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SLAC National Accelerator Laboratory is making "molecular movies" with the Linac Coherent Light Source (LSCLS).

As any student who has ever set foot in a middle school science class can probably tell you, atoms are the building blocks of life and an ever-present part of our existence. They make up every physical element we come in contact with and yet there are still major questions about how they form and function.

Later today, Secretary Chu will join in the dedication of a new instrument, called the Linac Coherent Light Source (LCLS), which seeks to answer many of the outstanding questions about atoms by creating “molecular movies”.

Until now, scientists typically utilized synchrotron X-ray sources to examine the behaviors of atoms. These X-rays utilize long pulses to capture the atoms but because atoms are constantly moving, this technique could only yield blurred images of their motions. This is similar to the effect that a slow shutter speed has on a photograph, since prolonged exposure time allows for items or subjects within the frame to shift often resulting in smeared, blurry looking shots.

The goal of the LCLS is to replace those blurry images with a series of precise images, that when viewed in sequence, amount to a stop-motion view of the movements and chemical bonds that make up life. Located at the SLAC National Accelerator Laboratory in Menlo Park, California, the LCLS achieves this ground-breaking level of precision by producing X-rays that are both very intense and clumped into ultrafast pulses. That’s the camera equivalent of a combining a great flash and lightening quick shutter, with a speed of less than 100 femtoseconds — which is about the same amount of time it takes light to travel the width of a human hair. To put it another way, a femtosecond is to a minute as a minute is to the age of the universe. So that is one fast shutter! Fast enough, in fact, to actually see the changes as a chemical reaction happens.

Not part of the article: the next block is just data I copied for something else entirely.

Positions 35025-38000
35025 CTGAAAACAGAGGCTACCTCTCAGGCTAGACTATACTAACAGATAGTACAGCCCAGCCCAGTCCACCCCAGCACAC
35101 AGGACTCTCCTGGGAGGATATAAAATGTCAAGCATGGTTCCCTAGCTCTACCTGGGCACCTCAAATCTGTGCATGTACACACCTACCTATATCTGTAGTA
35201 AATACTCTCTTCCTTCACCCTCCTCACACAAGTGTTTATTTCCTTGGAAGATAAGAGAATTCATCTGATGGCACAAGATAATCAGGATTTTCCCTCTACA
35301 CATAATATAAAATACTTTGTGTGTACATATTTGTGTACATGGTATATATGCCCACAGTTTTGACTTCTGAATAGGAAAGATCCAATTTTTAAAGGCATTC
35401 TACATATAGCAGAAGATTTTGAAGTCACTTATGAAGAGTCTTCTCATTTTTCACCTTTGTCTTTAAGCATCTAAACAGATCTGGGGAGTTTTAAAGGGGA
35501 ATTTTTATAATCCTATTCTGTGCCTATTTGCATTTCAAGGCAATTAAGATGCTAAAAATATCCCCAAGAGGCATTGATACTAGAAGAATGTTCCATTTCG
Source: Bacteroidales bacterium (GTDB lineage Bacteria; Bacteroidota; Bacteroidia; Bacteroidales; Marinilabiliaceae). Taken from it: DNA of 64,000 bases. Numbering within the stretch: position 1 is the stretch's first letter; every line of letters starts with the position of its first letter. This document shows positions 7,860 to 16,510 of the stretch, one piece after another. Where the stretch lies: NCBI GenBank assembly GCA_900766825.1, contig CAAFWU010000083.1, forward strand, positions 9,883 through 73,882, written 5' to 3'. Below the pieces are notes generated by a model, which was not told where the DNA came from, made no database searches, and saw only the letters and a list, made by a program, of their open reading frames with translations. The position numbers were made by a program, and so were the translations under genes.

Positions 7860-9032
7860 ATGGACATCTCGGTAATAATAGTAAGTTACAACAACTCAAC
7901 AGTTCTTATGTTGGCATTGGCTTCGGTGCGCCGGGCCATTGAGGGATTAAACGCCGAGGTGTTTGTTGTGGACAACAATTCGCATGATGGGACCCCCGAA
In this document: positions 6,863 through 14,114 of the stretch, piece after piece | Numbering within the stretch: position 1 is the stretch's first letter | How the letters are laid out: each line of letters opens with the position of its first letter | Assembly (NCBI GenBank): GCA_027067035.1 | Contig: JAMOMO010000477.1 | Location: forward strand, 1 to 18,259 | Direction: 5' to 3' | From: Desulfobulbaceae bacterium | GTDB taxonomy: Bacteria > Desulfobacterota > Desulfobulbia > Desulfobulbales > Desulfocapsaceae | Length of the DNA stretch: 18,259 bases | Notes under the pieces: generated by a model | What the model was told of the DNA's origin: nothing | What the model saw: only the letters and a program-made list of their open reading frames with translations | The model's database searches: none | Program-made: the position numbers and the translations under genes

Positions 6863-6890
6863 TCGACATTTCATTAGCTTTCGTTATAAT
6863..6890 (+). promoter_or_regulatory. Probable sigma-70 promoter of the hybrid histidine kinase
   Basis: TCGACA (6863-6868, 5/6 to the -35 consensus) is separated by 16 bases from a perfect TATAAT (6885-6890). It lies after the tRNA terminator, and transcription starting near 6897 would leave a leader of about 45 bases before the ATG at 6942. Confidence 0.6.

At its full potential, the LCLS will produce ultra short X-ray pulses more than a billion times brighter than any previous source — powerful enough to make detailed images showing the atomic structure of single molecules. Its unique capabilities make the LCLS a powerful tool for research that could have broad implications in a wide range of fields, including physics, chemistry, biology, materials and energy sciences. In the testing phase alone, researchers were able to use the LCLS to selectively strip electrons from the atoms that make up neon gas, in any order they chose. While that specific accomplishment may not hold any immediate implications for our daily lives, it speaks to the possibilities presented by this new instrument and gets us one step closer to understanding the intricacies of not only chemical bonds and physical matter, but of life itself.

For example, in the next few years, medical researchers may be able to use the facility to take pictures of the proteins that cause Alzheimer’s. A better understanding of the structure of these proteins could eventually help lead to better treatments or even a cure. Researchers may also be able to image and document the chemical process of photosynthesis. A better understanding of how nature turns sunlight into fuel could lead to major improvements in solar energy.

Check back tomorrow for more coverage of the dedication and Secretary Chu’s thoughts on this innovative technology. In the meantime, you can watch the video above for a step-by-step overview of the LCLS.